Use your passion for rap and dive into its highly controversial and influential culture, exploring its lasting effects on popular culture and society.
When Chuck D declared that rap music was “the CNN of the Ghetto,” he rescued the genre from those who deemed it valueless and deviant and also set the tone for many of the debates concerning rap’s role within popular culture.
Thirty years after his declaration, the question of rap music’s influence is indisputable: rap is still wildly popular, and its formal techniques have leaked into nearly every genre of popular music. Nevertheless, its role within our lives remains haunted by Chuck D’s declaration. Does rap’s value, for example, rest within its ability to convey information about “the Ghetto”? What is the role of race, gender and class? Given the political implications of Chuck D’s analogy, what is one to make of a song that is not explicitly political in nature and just makes us feel good? In this course, students will explore these questions and the debates that rise out of them.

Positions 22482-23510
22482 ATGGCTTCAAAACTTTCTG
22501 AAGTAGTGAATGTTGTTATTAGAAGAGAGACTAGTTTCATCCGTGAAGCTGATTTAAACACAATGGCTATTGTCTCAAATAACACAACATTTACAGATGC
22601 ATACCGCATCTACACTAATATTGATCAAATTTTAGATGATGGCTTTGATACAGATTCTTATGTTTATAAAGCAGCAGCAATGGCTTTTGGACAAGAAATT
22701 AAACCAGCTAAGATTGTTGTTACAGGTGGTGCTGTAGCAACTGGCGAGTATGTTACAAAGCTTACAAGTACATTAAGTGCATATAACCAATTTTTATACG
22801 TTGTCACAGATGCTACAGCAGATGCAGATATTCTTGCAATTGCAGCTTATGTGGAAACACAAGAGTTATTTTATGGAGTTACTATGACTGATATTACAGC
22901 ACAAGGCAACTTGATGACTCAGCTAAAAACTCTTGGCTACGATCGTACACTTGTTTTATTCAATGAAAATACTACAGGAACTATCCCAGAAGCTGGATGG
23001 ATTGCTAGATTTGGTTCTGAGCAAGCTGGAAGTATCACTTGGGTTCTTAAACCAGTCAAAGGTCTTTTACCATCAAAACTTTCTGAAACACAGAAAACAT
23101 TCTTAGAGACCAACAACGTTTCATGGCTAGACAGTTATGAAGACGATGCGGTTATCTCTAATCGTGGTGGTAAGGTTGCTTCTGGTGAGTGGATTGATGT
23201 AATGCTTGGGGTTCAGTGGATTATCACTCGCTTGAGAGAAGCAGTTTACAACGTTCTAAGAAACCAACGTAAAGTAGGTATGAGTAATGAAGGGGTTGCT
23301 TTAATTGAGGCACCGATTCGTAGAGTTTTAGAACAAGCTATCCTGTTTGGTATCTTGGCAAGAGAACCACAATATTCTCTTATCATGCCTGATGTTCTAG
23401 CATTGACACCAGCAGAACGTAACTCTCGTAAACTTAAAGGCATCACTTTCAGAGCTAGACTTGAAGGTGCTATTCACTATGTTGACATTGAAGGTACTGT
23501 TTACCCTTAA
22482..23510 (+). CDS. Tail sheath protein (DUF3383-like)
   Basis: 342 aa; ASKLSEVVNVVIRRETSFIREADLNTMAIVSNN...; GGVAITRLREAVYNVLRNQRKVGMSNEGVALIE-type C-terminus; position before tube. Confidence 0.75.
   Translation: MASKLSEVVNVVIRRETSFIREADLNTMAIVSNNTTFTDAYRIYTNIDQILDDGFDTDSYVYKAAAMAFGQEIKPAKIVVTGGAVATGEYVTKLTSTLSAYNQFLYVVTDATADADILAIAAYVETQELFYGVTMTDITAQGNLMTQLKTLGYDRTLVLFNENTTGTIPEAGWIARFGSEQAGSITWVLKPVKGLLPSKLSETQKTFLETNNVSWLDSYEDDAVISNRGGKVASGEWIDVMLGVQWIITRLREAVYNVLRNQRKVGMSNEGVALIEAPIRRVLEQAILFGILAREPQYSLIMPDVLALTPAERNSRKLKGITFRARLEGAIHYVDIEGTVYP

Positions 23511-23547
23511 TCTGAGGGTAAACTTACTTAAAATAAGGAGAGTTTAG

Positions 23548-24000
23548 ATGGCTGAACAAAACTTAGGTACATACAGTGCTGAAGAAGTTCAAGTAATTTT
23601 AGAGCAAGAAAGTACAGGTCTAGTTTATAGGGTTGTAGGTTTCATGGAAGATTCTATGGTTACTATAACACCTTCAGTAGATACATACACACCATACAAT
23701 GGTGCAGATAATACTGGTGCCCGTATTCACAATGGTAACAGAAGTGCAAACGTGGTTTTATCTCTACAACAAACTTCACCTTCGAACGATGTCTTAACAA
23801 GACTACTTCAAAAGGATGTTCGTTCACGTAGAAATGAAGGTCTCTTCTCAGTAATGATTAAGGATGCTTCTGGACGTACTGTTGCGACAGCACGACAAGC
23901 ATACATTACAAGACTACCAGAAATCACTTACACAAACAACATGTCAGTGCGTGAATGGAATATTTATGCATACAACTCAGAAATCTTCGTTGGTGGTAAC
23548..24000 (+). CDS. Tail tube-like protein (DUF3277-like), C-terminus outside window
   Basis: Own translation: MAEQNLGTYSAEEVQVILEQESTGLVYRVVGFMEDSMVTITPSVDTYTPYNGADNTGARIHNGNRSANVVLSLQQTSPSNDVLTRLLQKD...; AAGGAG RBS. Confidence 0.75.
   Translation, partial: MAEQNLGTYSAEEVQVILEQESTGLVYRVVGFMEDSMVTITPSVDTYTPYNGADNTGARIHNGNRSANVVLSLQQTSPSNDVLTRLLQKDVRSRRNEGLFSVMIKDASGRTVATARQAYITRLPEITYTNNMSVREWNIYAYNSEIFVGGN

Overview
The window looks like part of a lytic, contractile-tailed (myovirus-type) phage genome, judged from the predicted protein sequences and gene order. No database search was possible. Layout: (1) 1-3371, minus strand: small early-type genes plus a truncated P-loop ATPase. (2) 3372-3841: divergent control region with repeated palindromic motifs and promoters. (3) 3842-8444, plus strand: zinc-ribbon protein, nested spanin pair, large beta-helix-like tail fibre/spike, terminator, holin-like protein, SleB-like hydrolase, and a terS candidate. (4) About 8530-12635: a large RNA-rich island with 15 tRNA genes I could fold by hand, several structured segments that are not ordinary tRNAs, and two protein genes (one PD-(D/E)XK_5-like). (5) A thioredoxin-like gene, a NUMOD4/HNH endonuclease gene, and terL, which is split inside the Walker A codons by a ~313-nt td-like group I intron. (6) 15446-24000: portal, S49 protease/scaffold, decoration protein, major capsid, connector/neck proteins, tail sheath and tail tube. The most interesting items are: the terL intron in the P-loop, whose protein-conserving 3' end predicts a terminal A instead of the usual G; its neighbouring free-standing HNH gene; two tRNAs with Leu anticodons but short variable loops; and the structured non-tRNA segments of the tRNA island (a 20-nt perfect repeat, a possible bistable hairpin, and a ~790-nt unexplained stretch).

This course is for both fans of rap and those who want to think about the ways that recorded music serves as a hub around which many different conversations can and do occur. As such, the class welcomes all students—from those who have no background in rap to those who are practitioners within the field.
This is a new course. Possible site visits include:
- Historic sites such as parks and venues (closed and current)
- Grandmaster Caz Hip Hop tours
- Studios, radio stations
- Archival sites and museums such as Schomburg Center, Urban Think Tank
Possible guest speakers on this subject include:
- Music artists and practitioners
- Radio and music industry professionals
- Journalists, archivists and scholars
- Record producers
Cost and Session Information
Day Program: $5,150*
Residential Program: $5,750*
Dates: June 9 - June 21
LOCATION New York City
*Listed program costs do not include course-specific lab and materials fees. Learn more on our website.